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If you have a question or problem regarding the review team system, whether as author or a reviewer, please use the private contact forum.
― Ernest Hemingway
bookowlie wrote:Sorry this happened to you. Don't take it personally. It happens to all of us at one point or another. I once had an author complain that I didn't mention his "favorite" part of the ending. I responded that my responsbility was to write MY favorite part or parts of the ending and also include a few tie-ins to other parts of the book to prove I read the entire book...which I did. I think many authors are sensitive and get annoyed at the reviewers if they don't get everything they want. The rules for the authors are clear - they are paying for an honest review. As for an author "coming after you" for what you wrote in the review, authors are not allowed to contact the reviewers directly for any reason. If an author does that, you should let Scott know.
If an author bothers you, you should contact Scott about it.
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― Ernest Hemingway
kandscreeley wrote:Thanks guys. I just had an author make me feel really stupid after reading his book. I missed a nuance in his ending. I didn't realize it required a doctorate to read his book, and I hate being made to feel stupid. I know that the private blurb is there to prove that we read the book, because we are being paid. However, I don't think it gives the author the right to knock you down because you didn't get out of the book what he wanted you to.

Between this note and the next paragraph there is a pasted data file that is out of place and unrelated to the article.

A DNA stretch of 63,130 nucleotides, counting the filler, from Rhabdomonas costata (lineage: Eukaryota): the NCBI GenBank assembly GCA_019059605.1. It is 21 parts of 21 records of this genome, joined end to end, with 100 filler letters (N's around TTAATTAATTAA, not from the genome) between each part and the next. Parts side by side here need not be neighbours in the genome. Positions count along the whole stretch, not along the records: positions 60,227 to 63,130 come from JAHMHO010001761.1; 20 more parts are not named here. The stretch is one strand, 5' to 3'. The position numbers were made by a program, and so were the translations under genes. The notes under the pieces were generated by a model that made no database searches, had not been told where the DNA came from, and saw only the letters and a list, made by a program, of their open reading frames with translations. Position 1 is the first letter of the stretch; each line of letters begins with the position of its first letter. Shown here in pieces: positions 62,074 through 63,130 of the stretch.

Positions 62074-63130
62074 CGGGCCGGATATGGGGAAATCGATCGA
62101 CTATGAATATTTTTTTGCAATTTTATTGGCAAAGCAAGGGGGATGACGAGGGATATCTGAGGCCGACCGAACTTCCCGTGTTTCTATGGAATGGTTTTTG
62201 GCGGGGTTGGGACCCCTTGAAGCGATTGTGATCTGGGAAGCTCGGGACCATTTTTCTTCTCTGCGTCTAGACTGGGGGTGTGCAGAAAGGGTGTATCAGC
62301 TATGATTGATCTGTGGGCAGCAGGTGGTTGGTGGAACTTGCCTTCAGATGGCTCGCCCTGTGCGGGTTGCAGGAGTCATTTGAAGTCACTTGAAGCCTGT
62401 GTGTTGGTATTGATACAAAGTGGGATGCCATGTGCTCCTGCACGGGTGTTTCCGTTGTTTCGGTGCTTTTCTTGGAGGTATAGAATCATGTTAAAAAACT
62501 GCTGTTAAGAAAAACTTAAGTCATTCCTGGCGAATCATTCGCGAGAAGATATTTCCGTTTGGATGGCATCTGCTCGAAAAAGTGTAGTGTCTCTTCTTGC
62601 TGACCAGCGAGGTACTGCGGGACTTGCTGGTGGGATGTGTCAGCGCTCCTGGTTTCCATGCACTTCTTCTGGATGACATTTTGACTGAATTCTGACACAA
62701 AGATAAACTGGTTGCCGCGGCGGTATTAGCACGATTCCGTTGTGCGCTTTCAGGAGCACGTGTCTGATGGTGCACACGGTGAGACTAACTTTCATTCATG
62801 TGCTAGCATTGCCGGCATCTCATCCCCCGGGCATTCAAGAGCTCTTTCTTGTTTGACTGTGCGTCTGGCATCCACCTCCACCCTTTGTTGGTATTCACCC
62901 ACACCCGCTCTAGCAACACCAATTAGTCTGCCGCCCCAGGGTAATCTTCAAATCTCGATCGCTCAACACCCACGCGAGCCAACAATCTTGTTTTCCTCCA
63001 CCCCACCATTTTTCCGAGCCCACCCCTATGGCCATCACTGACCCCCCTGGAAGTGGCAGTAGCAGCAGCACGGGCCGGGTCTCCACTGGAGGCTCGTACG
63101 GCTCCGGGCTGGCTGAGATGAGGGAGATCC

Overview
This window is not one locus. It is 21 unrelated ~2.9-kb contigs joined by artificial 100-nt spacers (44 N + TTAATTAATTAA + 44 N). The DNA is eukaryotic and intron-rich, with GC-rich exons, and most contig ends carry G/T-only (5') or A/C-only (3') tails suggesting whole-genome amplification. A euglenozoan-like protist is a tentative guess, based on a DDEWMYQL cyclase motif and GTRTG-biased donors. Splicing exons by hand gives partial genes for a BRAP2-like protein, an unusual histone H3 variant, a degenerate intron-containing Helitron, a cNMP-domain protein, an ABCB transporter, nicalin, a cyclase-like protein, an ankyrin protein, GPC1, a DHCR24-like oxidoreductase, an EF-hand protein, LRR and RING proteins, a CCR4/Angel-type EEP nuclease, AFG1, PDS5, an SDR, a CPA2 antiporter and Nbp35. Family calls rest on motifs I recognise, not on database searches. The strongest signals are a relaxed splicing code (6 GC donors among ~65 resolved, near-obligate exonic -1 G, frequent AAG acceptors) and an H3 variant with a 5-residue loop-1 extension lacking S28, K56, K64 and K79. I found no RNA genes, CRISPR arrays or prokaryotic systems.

The way I look at it, sometimes a point the author is trying to make is too subtle and vague. The author's message can often get lost due to a confusing or busy plot. I've read books where the plot goes off track in too many directions. Also, the writing style can be the reason. That's not the reader's fault. If you don't think the author's complaint about the private blurb was justified, you can contact Scott about it. I don't think it's fair if you did your job by explaining what you liked or didn't like about the ending, as long as you included a few tibdits from other parts of the story. Then you did your part in showing you read the entire book. The only time I can see an author having the right to complain is if a reviewer only wrote something about the end - then it might not be clear that you read the rest of the book.
― Ernest Hemingway